A major spokesman for the
Aesthetic movement in the late 19th century and an advocate of "Art for
art's sake", which proposes that beauty has no utilitarian value and is
independent of morality, is Oscar Wilde. He was born in Dublin, Ireland, on
October 16, 1854, his father, Sir William Wilde, is a surgeon, and his mother, Jane Elgee, is a fervent nationalist poet, and she, for her
desire to have a daughter, dresses little Oscar in girl's clothes. After
(1864-71), Wilde goes, on successive scholarship, to Trinity
College, Dublin (1871-74), where he studies Latin and
Greek literature.He is well known for his wit, his
ostentatious dresses and his eccentric behaviour as well as for his
aestheticism. He is an anticonformist a wonderful entertainer and a brilliant talker; his
conversation is a provocative combination of satire, paradox and epigram
through which every Victorian institution and value is criticized and ridiculed.
He is deeply impressed by the teachings of the English writers John Ruskin, a
critic of art, and Walter Pater, the theorist of
aestheticism, on the central importance of art in life and particularly on the
aesthetic intensity by which life should be lived .
Wilde establishes himself in social and artistic circles by his wit and
flamboyance. In constant need of money to live up to his worldly life, Wilde acceptes an invitation to lecture in the United States and
Canada in 1882,pronuncing on his arrival in New York his famous sentence:
"I have nothing to declare except my genius!" , in reply to the
Customs officer's routine question. On his return to Europe, he spends three
months in Paris,
where he meets writers and painters like Flaubert and Huysmans.
In 1884 he marries Constance Lloyd, who bears him two children. Their style of
life is beyond their means and Wilde is obliged to work as a reviewer for the
"Pall Mall Gazette" and then as editor of "Woman's world"
(1887-89). In 1889 Wilde produces his anti-realistic manifesto "The decay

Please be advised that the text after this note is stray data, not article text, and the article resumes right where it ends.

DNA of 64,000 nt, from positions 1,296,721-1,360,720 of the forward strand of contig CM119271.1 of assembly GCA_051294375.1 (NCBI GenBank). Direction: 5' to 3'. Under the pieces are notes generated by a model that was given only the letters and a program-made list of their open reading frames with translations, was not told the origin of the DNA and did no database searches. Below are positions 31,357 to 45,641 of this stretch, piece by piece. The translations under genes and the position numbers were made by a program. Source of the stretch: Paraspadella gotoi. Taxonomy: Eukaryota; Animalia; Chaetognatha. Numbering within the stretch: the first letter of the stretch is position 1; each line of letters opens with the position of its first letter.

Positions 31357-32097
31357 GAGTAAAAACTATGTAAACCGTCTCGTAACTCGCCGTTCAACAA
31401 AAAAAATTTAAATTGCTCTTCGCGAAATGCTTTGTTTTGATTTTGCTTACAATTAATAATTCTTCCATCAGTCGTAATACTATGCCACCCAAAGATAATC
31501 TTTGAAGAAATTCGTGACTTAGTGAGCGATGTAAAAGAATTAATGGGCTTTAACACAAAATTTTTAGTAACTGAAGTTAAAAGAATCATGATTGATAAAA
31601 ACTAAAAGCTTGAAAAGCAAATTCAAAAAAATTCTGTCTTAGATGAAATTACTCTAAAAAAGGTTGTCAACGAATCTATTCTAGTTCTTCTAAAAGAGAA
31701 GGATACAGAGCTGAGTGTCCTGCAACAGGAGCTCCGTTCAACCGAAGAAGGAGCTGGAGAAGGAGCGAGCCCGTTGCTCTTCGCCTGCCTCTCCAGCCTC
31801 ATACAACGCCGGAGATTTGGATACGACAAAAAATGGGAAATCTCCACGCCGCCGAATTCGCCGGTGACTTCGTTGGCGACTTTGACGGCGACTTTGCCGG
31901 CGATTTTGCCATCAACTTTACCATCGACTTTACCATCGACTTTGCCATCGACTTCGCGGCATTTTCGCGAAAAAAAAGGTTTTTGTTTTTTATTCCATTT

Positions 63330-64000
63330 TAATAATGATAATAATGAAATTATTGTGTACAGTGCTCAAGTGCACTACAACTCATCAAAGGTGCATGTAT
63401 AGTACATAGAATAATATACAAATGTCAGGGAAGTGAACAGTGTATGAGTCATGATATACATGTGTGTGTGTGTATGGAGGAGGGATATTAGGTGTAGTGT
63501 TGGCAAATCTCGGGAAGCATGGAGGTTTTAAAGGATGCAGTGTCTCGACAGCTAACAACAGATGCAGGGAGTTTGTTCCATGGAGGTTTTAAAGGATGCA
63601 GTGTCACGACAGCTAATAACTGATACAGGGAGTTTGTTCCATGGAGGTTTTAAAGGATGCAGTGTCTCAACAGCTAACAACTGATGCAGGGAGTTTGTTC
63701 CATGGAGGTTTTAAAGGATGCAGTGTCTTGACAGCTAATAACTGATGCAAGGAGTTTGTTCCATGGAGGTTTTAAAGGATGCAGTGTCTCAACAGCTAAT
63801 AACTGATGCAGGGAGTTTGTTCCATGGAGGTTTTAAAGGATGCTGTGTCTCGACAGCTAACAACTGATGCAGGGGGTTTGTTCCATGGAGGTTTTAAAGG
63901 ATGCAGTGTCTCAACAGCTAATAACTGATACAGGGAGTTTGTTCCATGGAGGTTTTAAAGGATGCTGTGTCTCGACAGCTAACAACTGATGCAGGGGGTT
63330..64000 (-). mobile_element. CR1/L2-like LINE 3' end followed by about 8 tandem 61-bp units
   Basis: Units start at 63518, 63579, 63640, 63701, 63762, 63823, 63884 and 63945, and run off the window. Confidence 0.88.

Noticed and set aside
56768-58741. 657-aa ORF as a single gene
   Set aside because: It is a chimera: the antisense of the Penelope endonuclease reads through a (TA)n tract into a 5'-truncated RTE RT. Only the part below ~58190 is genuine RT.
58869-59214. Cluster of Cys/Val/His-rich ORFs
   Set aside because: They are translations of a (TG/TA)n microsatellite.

of Lying" which asserts that the life has to be similar to an art-work and
so his same life is an example of it in its reckless pursuit of pleasure. In
addition, his homosexual relationship with Lord Alfred Douglas, whom he meets
in 1891, infuriated the Marquess of Queensberry, Douglas' father. Accused, finally by the Marquess of being a sodomite, Wilde, urged by Douglas, sues for criminal libel. Unfortunately the
accusations are proved true, and Wilde is arrested, tried and sentenced to two
years' hard labour. After the prison, which provokes him many sufferings,
because of public opinion against him and the impediment to read and write, he
adopts a new name: Sebastian Melmoth.
"Sebastian" remembers the Christian martyr transfixed with arrows,
but also the arrows printed on his prison uniform and "Melmoth"
is inspired by Maturin's Gothic novel " Melmoth, the Wanderer" . He spends some time in
Naples and Switzerland, writing against the
brutality of prison life. Then he settles in Paris, where he dies suddenly on November 30,
1900, from an attack of meningitis. In his semiconscious final moments, he is
received into the Roman Catholic Church, which he has long admired.
THE PICTURE OF DORIAN GRAY
It is the only novel
written by Wilde. When it is first published in 1890 in the "Lippincott's Monthly magazine", it is fiercely
attacked by critics who judges it immoral. To reply to these accusations the
next year Wilde publishes another edition, with the addition of six chapters
and its famous "Preface" which becomes the
Manifesto of the Aestheticism. The novel challenges all the fundamental values
and beliefs of Victorian society and probes deeply into the shadow world behind
the respectable social façade. The novel is the story of Dorian Gray, a typical
dandy, that's to say a heroic figure, created by Wilde, that is the living
protest against this democratic levelling, he is at his ease everywhere and in
every situation. He is against any social convention. Nothing can surprise him.
He is never vulgar. He presents all the canons of the classical beauty:
handsome, young, aristocratic, refined. His sex is ambiguous: he unites the
feminine grace and the male virility. He is the last romantic hero, the last
manifestation of heroism in a moment of decline, like the sunset, the last ray
of sunlight of human pride, for his elegance in dressing and his intellectual
honesty. His only ideal is to realize an inimitable life. And proper this ideal
conduces him to the perversion. When his friend painter